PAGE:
By Brittany Vernon
With the help of technology, data collection has become easier and more efficient than ever. Gone are the days where physical surveys and census forms are needed for marketers to collect information. Through analytics, tracking pixels and beacons, as well as data mining, digital marketers have access to an abundance of specific information about their target audience and potential customers.
However, easier data collection creates a greater chance for the collected data to be misused.
In the digital age, data collection has become more automated and implicit than earlier forms of collection. The average smartphone user is unconsciously sending companies large amounts of data during every moment of their day. Whether you are watching cat videos online or visiting your favorite restaurant, records of your data and browsing habits are constantly being traced through technological devices. This creates an ethical issue because data buyers and sellers are everywhere and have the potential to impact all aspects of life.
Information is valuable
One of a business’ most valuable assets is their access to their customers’ and potential customer’s data. Establishing patterns and consumer behaviour can help you better understand their interests, wants and needs. It also helps sell more by advertising more accurately and targeting users based on their online persona and browsing habits.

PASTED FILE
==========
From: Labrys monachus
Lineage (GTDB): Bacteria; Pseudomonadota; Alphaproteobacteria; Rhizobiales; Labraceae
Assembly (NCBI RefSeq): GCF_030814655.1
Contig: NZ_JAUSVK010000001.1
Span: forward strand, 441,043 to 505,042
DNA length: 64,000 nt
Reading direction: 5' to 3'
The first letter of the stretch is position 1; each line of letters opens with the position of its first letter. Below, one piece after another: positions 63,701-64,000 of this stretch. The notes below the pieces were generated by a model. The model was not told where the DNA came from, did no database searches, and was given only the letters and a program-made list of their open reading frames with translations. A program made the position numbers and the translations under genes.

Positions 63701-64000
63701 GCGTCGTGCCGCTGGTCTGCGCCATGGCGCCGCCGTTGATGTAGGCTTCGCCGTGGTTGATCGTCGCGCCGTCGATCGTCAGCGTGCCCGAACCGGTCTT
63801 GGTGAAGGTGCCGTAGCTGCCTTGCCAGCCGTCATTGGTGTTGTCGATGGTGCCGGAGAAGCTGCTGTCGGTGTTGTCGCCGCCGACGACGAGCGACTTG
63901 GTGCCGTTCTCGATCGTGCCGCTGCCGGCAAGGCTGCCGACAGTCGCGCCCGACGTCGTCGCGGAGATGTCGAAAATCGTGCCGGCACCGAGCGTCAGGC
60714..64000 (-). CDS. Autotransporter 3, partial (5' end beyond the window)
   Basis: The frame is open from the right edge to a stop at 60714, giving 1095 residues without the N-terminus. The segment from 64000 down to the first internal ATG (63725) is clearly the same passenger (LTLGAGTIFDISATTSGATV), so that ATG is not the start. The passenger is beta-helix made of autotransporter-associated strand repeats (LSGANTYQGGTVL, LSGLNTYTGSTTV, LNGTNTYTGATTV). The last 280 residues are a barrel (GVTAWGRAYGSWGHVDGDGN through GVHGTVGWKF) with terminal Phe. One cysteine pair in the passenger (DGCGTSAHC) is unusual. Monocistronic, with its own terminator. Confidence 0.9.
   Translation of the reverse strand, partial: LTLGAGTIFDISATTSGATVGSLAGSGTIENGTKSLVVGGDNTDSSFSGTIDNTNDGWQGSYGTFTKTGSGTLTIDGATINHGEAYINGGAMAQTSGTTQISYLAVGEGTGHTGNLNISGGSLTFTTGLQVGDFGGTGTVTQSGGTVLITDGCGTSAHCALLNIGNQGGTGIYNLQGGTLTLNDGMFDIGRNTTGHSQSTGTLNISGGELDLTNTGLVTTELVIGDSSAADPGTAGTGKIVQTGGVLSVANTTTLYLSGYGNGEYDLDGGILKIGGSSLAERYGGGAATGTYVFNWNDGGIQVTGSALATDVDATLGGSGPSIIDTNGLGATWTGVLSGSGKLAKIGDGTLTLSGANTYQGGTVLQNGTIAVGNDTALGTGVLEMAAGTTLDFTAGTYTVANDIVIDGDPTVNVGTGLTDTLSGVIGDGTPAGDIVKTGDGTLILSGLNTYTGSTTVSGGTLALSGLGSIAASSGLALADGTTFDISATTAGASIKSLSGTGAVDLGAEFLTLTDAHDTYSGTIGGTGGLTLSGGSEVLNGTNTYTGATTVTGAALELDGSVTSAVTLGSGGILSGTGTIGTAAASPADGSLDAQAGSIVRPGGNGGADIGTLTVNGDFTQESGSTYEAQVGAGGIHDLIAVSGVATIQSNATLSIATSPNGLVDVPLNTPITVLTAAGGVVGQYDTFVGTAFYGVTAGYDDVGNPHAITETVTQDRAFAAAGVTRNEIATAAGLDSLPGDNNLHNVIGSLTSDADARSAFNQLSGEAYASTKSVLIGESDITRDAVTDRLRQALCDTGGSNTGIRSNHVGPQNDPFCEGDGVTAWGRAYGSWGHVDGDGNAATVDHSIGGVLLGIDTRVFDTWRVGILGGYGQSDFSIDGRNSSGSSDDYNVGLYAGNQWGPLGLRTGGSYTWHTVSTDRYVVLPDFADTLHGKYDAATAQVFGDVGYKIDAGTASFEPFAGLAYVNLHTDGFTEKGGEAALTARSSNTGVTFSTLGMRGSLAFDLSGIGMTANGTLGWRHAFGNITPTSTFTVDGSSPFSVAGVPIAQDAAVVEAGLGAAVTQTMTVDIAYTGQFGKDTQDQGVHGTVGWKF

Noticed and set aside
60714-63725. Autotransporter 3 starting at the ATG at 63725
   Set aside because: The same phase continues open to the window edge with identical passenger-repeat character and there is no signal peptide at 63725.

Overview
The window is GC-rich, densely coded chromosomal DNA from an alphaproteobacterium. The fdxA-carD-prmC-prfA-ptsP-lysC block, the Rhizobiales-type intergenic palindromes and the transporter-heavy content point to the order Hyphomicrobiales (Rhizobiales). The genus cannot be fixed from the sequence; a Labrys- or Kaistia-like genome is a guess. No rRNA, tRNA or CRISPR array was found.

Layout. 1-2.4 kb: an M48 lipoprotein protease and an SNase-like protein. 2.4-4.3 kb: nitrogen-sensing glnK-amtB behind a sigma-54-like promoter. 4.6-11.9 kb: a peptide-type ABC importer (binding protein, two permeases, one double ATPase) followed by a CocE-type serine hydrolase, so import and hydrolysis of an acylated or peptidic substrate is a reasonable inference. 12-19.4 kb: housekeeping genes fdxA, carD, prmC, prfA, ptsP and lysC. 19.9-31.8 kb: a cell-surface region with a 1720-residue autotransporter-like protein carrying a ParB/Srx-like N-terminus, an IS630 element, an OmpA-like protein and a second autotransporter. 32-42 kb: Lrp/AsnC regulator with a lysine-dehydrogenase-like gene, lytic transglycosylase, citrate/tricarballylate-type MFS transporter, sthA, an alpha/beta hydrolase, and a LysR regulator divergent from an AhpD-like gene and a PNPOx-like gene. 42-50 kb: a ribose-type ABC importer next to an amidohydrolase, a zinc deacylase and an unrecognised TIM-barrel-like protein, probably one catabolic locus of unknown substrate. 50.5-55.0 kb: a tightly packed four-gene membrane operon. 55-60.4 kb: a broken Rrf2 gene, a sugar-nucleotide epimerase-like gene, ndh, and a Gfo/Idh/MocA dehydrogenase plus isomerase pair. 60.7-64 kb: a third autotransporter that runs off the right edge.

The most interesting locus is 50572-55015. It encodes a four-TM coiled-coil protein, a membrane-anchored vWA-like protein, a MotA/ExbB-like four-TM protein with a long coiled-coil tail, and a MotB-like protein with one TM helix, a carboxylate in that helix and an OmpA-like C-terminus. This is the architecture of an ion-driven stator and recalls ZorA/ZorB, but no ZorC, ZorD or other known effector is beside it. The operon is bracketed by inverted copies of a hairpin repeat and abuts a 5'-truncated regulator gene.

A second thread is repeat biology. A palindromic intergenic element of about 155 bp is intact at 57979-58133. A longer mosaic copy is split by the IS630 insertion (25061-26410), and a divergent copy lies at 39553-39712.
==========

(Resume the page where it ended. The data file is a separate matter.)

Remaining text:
Methods to collect data
There are several ways to collect data from customers. However, we’ll narrow the focus to implicit data; data collected and received from website user tracking with analytics.
This is an effective method applicable to websites and apps. Accessing this data allows you to collect quantitative data on users visiting your site. Online tracking allows you to see how many people visited your site, how long they were on it, what they clicked on and more.
Keeping track of marketing analytics is a great way to gauge the success of your online campaigns. Marketing analytics, similar to online tracking, involves collecting data based on ads a business runs. Ads through email, website, social media or search engines can be traced to give you data about who clicked on your ads, what times they clicked and which devices they used.
Social Media Tracking
This is perhaps the most common way to collect online data. Social media provides a rich source of information about users’ location, interests and demographic statistics, for example (location, age and gender). Using this data, businesses can determine who their target demographic is, where they are, and how users are interacting with the business’s content. Post engagements and shares are monitored to determine the post’s performance as well as searching the brand’s name often, setting up notifications or using third-party social media monitoring software.
Customers expect Trust